This article seeks to define a new genre of the contemporary novel: the maximalist novel. It is an aesthetically hybrid genre that developed in the United States in the early 1970s and then spread to Europe at the beginning of the twenty-first century. The aim of this article is to stake out a new conceptual territory that will contribute to a re-shaping of both the traditional view of the literary postmodern and the understanding of the development of the novel in the second half of the twentieth century. The maximalist novel has a strong symbolic and morphological identity, with ten elements that define and structure it as a highly complex literary form: length, encyclopedic mode, dissonant chorality, diegetic exuberance, completeness, narrratorial omniscience, paranoid imagination, inter-semiocity, ethical commitment, and hybrid realism. These ten categories are common to the seven novels discussed in this essay: Gravity's Rainbow by Thomas Pynchon, Infinite Jest by David Foster Wallace, Underworld by Don DeLillo, White Teeth by Zadie Smith, The Corrections by Jonathan Franzen, 2666 by Roberto Bolaño, and 2005 dopo Cristo by the Babette Factory.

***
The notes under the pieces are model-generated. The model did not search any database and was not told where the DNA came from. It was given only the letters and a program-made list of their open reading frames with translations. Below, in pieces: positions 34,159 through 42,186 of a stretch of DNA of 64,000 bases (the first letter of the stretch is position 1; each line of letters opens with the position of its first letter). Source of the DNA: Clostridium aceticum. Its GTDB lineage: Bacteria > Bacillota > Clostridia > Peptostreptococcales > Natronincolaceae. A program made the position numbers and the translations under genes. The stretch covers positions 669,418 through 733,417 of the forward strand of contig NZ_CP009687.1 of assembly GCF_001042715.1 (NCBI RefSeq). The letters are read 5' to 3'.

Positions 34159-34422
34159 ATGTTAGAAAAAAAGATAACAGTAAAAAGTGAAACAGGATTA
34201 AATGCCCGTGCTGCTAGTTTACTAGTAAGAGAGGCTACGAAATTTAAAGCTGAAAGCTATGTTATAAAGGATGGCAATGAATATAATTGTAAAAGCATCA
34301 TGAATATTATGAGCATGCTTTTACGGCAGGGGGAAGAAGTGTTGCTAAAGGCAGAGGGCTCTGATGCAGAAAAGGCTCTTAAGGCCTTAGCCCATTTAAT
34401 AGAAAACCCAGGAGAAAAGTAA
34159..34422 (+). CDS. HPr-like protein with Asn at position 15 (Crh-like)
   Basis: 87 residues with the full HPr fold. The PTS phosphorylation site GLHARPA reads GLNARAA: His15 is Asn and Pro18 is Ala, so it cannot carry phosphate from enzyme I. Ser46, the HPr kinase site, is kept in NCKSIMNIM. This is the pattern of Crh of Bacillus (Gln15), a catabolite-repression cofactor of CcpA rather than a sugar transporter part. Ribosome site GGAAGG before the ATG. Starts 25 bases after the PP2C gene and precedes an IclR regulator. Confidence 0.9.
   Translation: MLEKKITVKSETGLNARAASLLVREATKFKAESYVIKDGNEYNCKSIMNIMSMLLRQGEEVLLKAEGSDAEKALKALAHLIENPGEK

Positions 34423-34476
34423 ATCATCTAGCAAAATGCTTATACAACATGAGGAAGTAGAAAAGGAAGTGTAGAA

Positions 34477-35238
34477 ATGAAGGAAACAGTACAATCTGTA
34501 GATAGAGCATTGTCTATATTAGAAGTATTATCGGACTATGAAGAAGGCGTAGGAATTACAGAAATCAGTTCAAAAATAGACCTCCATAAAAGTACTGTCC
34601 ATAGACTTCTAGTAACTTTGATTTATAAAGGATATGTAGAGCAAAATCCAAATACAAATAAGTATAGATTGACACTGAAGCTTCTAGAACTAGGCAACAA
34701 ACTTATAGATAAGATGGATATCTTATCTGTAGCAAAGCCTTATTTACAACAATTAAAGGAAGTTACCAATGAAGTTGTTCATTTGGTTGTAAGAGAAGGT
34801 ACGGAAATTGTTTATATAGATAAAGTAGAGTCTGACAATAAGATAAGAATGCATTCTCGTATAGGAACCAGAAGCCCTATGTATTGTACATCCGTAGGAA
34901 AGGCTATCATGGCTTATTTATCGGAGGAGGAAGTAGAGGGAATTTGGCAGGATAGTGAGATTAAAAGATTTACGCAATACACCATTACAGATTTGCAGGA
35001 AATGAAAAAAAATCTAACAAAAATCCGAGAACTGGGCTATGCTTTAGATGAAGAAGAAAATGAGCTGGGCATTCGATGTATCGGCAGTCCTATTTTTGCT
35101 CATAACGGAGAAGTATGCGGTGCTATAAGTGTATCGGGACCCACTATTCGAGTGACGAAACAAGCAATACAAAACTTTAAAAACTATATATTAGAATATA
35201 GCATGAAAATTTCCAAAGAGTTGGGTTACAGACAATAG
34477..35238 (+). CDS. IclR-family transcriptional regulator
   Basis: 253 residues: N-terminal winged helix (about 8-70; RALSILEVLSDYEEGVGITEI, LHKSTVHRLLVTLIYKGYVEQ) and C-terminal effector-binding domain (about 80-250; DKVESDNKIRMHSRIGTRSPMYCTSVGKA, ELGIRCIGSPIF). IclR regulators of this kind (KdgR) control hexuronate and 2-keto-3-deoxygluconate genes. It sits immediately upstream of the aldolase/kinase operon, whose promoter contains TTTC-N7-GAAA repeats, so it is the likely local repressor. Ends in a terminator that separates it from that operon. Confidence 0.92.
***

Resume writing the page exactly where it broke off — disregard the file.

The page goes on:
Although these ten features are not all present in the same form or intensity in each of these texts, they are decisive in defining them as maximalist novels, insofar as they are systematically co-present. These elements can individually be found in modernist and postmodern novels that are not maximalist; however, it is their co-presence and their reciprocal articulation that make them fundamental in demarcating the maximalist novel as a genre. The essay shows both the peculiar significance these elements have and the function some of the categories play within the internal dialectic of the genre. It discusses chaos-function and cosmos-function and argues that categories such as “length,” “encyclopedic mode,” “dissonant chorality,” and “diegetic exuberance,” beyond their strong specificity and irreducibility to one another, play a common role against categories such as “completeness,” “narratorial omniscience,” and “paranoia,” thus creating a centrifugal/centripetal dialectic within the representation. The remaining three categories—“inter-semiocity,” “ethical commitment,” and “hybrid realism”—do not play a specific role within the internal dialectic of the genre, but are crucial—to the same extent as the other seven—to understanding the ethical and aesthetical project of the maximalist novel, which strives to relate the complexity of the world we live in and to give a synthetic and totalizing representation of it.

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